Scott's Weblog The weblog of an IT pro specializing in cloud computing, virtualization, and networking, all with an open source view

A Quick Review of VPLEX Storage Objects

Now that I’ve managed to get my VPLEX clusters up and running, I’m ready to start providing some posts on VPLEX and how it’s configured and used. To get things started, I want to first provide an overview of VPLEX storage objects and how they relate to each other.

Storage volumes: Storage volumes are the LUNs that are presented to the VPLEX back-end ports from the storage array. The screenshot below, taken from the VPLEX management GUI, shows a series of storage volumes taken from two separate back-end arrays.

VPLEX storage volumes

Extents: Extents are created on storage volumes. You have the option of creating multiple extents on a single storage volume, but EMC generally recommends creating one extent per storage volume. (Future posts will discuss why this is beneficial.)

VPLEX extents

Devices: Devices are created from extents. You can combine multiple extents together to form a single device, or you can present a single extent up as a single device. As you can see in the screenshot, devices also have a geometry associated with them, like RAID-0 (no mirroring of devices together), RAID-1 (mirroring of devices), or RAID-C (concatenating devices).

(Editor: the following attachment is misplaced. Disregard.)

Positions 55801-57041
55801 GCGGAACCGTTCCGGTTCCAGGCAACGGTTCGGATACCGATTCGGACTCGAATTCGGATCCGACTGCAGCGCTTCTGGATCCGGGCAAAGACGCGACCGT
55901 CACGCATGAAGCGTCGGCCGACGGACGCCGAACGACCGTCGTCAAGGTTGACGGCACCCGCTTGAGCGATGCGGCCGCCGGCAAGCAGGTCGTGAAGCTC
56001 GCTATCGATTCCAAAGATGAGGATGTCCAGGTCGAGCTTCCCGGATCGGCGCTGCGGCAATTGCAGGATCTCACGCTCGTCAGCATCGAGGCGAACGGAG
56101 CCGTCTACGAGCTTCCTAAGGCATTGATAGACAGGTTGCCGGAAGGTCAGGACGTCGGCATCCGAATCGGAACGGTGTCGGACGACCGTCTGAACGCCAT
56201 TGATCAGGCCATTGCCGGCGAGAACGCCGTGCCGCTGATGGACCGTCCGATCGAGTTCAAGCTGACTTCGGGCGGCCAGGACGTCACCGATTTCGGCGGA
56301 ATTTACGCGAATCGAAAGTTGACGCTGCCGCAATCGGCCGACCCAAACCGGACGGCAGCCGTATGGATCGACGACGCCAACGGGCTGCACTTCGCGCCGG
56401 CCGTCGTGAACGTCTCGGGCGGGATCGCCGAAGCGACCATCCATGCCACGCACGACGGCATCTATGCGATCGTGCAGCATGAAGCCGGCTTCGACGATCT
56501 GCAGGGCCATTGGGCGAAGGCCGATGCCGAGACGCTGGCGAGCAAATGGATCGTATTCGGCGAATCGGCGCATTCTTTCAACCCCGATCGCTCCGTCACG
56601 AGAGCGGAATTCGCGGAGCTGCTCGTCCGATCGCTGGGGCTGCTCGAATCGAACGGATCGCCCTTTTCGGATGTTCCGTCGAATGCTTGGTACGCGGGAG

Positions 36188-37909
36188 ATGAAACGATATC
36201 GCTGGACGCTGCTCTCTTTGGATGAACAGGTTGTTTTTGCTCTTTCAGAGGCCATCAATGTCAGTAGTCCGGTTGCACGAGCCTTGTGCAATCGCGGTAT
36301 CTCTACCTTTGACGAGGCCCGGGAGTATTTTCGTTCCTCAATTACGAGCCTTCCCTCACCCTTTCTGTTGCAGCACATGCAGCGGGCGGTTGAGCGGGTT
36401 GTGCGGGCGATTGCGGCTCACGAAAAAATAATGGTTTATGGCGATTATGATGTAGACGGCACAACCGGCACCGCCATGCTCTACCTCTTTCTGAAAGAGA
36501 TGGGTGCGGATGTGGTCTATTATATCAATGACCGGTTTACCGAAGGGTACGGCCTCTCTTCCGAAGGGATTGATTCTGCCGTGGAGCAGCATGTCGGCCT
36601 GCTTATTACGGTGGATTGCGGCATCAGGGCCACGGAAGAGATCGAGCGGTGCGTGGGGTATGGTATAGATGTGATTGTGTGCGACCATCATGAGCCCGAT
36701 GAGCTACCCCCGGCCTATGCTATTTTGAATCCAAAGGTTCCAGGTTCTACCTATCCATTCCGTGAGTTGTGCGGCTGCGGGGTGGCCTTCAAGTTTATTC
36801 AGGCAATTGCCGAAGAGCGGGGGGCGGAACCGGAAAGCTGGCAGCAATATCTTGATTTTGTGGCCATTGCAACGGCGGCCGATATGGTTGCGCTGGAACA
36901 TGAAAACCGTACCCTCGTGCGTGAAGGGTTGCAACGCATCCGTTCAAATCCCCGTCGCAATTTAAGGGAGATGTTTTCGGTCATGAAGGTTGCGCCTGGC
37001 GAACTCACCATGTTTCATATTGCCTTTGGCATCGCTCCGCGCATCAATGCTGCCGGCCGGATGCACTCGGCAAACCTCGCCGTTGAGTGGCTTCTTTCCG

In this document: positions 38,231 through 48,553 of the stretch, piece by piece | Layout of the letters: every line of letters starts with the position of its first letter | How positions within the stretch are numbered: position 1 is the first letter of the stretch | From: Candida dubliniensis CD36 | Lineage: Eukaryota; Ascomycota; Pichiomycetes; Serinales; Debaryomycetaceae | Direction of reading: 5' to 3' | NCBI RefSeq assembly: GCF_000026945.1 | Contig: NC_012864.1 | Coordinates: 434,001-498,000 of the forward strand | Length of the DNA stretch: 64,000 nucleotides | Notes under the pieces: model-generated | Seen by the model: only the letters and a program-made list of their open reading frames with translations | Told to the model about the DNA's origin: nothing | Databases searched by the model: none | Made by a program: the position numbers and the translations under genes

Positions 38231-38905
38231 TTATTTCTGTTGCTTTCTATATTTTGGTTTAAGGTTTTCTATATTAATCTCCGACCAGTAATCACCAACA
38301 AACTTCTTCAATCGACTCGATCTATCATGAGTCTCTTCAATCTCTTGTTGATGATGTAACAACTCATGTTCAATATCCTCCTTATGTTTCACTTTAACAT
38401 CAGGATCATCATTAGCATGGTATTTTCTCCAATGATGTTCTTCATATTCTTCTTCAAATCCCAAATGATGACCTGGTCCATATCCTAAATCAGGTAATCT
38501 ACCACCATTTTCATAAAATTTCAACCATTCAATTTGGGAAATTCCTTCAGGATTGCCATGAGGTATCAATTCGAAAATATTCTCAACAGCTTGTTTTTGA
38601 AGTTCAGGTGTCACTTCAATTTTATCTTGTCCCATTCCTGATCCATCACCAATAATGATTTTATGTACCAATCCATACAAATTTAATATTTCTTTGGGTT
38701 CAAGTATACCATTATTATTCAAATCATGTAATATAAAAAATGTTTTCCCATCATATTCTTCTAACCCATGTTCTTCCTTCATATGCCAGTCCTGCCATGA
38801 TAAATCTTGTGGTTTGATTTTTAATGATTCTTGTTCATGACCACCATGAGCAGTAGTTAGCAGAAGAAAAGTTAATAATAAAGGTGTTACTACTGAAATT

VPLEX devices

Distributed devices: Distributed devices are mirrored devices that are spread across two VPLEX clusters connected together into a metro-plex. Distributed devices require extents from both VPLEX clusters in the metro-plex. Like “regular” devices, distributed devices also have a geometry. As far as I know, all distributed devices will automatically have a RAID-1 geometry. Note that because distributed devices aren’t confined to a single cluster, they reside in a different place in the hierarchy.

VPLEX distributed devices

Virtual volume: Virtual volumes are built from devices. When a virtual volume is built from a device, it’s referred to just as a virtual volume. When the virtual volume is built from a distributed device, it’s referred to as a distributed virtual volume. Virtual volumes are what are exposed (exported in VPLEX parlance) to hosts via the VPLEX front-end ports.

VPLEX virtual volumes

In future VPLEX posts, I’ll provide information on managing these various storage objects (creating, renaming, and deleting objects) as well as information on integrating VPLEX with other data protection solutions. Stay tuned!

Metadata and Navigation

Be social and share this post!